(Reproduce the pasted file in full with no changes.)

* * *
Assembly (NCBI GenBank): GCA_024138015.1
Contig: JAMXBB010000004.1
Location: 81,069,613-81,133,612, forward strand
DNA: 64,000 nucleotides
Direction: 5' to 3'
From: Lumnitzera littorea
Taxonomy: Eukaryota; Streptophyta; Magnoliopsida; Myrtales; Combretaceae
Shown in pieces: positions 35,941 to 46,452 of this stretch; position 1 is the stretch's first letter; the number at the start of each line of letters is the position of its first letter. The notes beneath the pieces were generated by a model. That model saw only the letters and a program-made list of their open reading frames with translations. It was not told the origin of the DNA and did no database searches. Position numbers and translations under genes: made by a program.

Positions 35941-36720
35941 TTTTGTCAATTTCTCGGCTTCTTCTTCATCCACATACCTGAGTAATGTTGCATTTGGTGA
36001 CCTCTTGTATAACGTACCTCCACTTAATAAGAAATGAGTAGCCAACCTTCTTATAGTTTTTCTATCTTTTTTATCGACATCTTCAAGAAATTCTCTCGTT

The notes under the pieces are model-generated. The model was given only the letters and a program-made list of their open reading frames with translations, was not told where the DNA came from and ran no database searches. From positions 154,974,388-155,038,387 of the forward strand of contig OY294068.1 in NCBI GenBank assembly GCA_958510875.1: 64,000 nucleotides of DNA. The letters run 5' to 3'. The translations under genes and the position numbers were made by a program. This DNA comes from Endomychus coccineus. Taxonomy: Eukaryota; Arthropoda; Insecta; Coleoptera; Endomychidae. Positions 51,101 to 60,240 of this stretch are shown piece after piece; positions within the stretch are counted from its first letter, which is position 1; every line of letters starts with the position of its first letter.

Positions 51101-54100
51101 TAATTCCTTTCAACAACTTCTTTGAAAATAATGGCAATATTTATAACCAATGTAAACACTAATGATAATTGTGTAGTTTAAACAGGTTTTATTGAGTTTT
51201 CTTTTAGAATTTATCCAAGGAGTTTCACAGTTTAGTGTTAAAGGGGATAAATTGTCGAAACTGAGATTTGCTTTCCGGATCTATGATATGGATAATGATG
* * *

Assembly (NCBI GenBank): GCA_024138015.1
Contig: JAMXBB010000004.1
Location: 81,069,613-81,133,612, forward strand
DNA: 64,000 nucleotides
Direction: 5' to 3'
From: Lumnitzera littorea
Taxonomy: Eukaryota; Streptophyta; Magnoliopsida; Myrtales; Combretaceae
Shown in pieces: positions 35,941 to 46,452 of this stretch; position 1 is the stretch's first letter; the number at the start of each line of letters is the position of its first letter. The notes beneath the pieces were generated by a model. That model saw only the letters and a program-made list of their open reading frames with translations. It was not told the origin of the DNA and did no database searches. Position numbers and translations under genes: made by a program.

Positions 35941-36720
35941 TTTTGTCAATTTCTCGGCTTCTTCTTCATCCACATACCTGAGTAATGTTGCATTTGGTGA
36001 CCTCTTGTATAACGTACCTCCACTTAATAAGAAATGAGTAGCCAACCTTCTTATAGTTTTTCTATCTTTTTTATCGACATCTTCAAGAAATTCTCTCGTT

The notes under the pieces are model-generated. The model was given only the letters and a program-made list of their open reading frames with translations, was not told where the DNA came from and ran no database searches. From positions 154,974,388-155,038,387 of the forward strand of contig OY294068.1 in NCBI GenBank assembly GCA_958510875.1: 64,000 nucleotides of DNA. The letters run 5' to 3'. The translations under genes and the position numbers were made by a program. This DNA comes from Endomychus coccineus. Taxonomy: Eukaryota; Arthropoda; Insecta; Coleoptera; Endomychidae. Positions 51,101 to 60,240 of this stretch are shown piece after piece; positions within the stretch are counted from its first letter, which is position 1; every line of letters starts with the position of its first letter.

Positions 51101-54100
51101 TAATTCCTTTCAACAACTTCTTTGAAAATAATGGCAATATTTATAACCAATGTAAACACTAATGATAATTGTGTAGTTTAAACAGGTTTTATTGAGTTTT
51201 CTTTTAGAATTTATCCAAGGAGTTTCACAGTTTAGTGTTAAAGGGGATAAATTGTCGAAACTGAGATTTGCTTTCCGGATCTATGATATGGATAATGATG